Roberta on the Arts
The Cedar Walton Quartet at Dizzy's Club "Coca-Cola"
Home
Contact Roberta
Jazz and Cabaret Corner
On Location with Roberta
In the Galleries: Artists and Photographers
Backstage with the Playwrights and Filmmakers
Classical and Cultural Connections
New CDs
Arts and Education
Onstage with the Dancers
Offstage with the Dancers
Upcoming Events
Special Events
Memorable Misadventures
Mailbag
Our Sponsors

The Cedar Walton Quartet at Dizzy's Club "Coca-Cola"

- Jazz and Cabaret

Joseph Patelson Music House


160 West 56th Street
New York, NY 10019
212-582-5840
www.patelson.com

Cedar Walton Quartet
(Cedar Walton Web Page)
Cedar Walton, Piano
Lewis Nash, Drums
Vincent Herring, Saxophone
David Williams, Bass

At
Frederick P. Rose Hall
Dizzy’s Club Coca-Cola
Broadway at 60th Street
NY, NY
212.258.9595
(Dizzy’s Club Coca-Cola Website)
Todd Barkan, Programming Director 
Scott Thompson, Press



Dr. Roberta E. Zlokower
August 3, 2008


Cedar Walton took his Quartet to Dizzy’s Club Coca-Cola, and Vincent Herring was showcased early, in “Hindsight”, with fluid sax flourishes. Herring created a theme from the rhythms of David Williams, on bass, and Lewis Nash, on drums. But, it was the lead musician, Cedar Walton, who drove the Steinway through the repetitive tones. Rapid rippling refrains formed Walton’s theme, finished musically by Herring. “Dear Ruth”, Walton’s tribute to his mother, was warm and embracing, replete with artistic emotion. Nash used his brushes to swish softly in the background, while Walton continued in melancholy fashion, taking long breaks for Herring’s soaring sax. When Walton and Herring merged, elongated, echoing notes danced along the keyboard.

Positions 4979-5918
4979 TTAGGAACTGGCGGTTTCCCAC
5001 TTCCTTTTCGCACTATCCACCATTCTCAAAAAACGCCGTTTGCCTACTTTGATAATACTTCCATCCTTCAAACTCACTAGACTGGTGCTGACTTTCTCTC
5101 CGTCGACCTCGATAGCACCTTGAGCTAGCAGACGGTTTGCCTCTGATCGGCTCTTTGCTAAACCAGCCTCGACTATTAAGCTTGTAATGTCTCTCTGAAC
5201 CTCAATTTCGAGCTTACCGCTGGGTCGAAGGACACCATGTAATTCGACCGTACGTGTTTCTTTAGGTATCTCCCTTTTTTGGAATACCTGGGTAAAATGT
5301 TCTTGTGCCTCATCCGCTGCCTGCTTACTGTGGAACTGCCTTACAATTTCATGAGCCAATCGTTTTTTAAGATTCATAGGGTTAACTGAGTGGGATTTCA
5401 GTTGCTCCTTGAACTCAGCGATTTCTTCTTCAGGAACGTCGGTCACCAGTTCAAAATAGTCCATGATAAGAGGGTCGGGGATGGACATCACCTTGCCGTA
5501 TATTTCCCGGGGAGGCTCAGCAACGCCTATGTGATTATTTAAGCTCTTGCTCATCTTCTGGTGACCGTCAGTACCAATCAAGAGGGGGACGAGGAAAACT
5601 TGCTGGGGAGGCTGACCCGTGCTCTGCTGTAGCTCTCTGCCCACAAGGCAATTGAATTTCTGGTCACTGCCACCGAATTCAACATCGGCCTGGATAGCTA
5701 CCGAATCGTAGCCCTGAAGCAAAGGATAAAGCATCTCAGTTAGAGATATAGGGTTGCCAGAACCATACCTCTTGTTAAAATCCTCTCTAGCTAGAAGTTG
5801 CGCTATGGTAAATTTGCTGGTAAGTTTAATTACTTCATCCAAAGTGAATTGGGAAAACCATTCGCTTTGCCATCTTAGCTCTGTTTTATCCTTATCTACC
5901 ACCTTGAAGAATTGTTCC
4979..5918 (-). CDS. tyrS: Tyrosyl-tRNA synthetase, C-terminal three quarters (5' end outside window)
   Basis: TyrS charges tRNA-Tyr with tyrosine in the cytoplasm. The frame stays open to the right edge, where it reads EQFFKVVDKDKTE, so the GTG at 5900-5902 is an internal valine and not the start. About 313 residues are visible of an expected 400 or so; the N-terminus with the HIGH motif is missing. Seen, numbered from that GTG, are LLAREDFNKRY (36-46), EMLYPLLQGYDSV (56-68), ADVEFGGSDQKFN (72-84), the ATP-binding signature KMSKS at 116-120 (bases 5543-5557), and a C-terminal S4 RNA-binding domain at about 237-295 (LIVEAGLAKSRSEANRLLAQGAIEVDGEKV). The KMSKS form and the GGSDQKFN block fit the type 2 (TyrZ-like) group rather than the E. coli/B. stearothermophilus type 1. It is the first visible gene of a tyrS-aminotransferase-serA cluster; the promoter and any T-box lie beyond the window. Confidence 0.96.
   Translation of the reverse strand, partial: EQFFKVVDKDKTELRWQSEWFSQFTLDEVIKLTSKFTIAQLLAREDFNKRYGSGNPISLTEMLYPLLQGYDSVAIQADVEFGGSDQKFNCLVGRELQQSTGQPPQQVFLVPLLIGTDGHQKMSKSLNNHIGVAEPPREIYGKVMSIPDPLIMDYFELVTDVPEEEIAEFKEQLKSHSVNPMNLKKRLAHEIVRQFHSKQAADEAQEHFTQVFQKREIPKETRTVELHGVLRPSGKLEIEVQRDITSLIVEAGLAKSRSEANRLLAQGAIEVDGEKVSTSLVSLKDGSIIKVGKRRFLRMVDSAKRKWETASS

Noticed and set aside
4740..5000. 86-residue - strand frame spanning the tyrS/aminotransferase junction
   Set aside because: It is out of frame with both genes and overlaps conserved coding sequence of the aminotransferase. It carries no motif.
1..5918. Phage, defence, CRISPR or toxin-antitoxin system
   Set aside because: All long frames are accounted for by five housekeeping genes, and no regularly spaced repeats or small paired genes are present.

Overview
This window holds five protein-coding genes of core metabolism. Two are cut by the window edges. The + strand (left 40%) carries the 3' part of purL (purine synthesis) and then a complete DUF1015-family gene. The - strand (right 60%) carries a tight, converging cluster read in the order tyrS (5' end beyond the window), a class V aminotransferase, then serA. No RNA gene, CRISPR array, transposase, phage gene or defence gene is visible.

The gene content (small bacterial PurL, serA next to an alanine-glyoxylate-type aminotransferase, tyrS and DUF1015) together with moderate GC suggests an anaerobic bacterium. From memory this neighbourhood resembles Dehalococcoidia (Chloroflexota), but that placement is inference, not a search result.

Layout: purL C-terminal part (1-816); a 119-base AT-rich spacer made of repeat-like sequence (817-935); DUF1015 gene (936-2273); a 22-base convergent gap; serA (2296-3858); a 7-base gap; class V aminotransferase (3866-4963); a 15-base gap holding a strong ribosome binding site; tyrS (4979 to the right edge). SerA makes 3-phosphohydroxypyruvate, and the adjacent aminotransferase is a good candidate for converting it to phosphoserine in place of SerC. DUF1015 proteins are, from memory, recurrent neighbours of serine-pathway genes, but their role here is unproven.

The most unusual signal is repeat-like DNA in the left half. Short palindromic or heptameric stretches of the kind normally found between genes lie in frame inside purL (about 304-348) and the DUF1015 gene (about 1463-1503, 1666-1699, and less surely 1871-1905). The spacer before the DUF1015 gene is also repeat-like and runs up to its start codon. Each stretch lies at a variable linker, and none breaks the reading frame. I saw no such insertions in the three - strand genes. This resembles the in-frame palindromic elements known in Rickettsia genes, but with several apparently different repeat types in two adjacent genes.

“Martha’s Prize”, for Martha Walton, was introduced by Walton, with each piano phrase extended for emphasis. This persuasive theme was faster than the previous one, with fused sax-bass-drums, in contrast to Walton’s interpretive piano that added a bouncy tempo. “Sixth Avenue” was the Quartet’s most vibrant and contemporary piece, with Herring going wild with atonal brass. Frenetic, hopping musicality was evident here, with Nash adding a clavé beat on his drums, and Herring repeating two notes in sequence to the band’s full fusion. Stevie Wonder’s “Another Star” had a slow lead into its clavé motif, and Herring was again featured with his extreme skill – seamless, breathless, and melodic. The tone turned mystical and mesmerizing, with Latin-inspired styling.

“Somewhere”, now showcasing solo piano riffs, was melancholy and serene, with Walton adding interpretive grace and spontaneity, amidst pregnant pauses. The final work of the set built from clavé to charismatic, and Williams was busy on bass. Herring took the lead, with Walton, Williams, and Nash providing rolling rhythms. The sound was first buoyant and bubbly, then rolling through the Club with increasing thunder. Herring called it a night with one definitive and driven note. Check the Dizzy’s Club Coca-Cola Website for future dates and artists.


Cedar Walton Quartet
Courtesy Of Roberta E. Zlokower




David Williams on Bass
Lewis Nash on Drums
Courtesy Of Roberta E. Zlokower




Cedar Walton on Piano
Courtesy Of Roberta E. Zlokower




Cedar Walton Quartet
Courtesy Of Roberta E. Zlokower




Vincent Herring on Sax
Courtesy Of Roberta E. Zlokower




David Williams and Lewis Nash
Courtesy Of Roberta E. Zlokower




Cedar Walton on Piano
Courtesy Of Roberta E. Zlokower




David Williams and Lewis Nash
Courtesy Of Roberta E. Zlokower




David Williams and Lewis Nash
Courtesy Of Roberta E. Zlokower




Vincent Herring, David Williams,
Lewis Nash
Courtesy Of Roberta E. Zlokower




David Williams and Lewis Nash
Courtesy Of Roberta E. Zlokower




Cedar Walton and His Daughter at Leisure
Courtesy Of Roberta E. Zlokower






For more information, contact Dr. Roberta E. Zlokower at zlokower@bestweb.net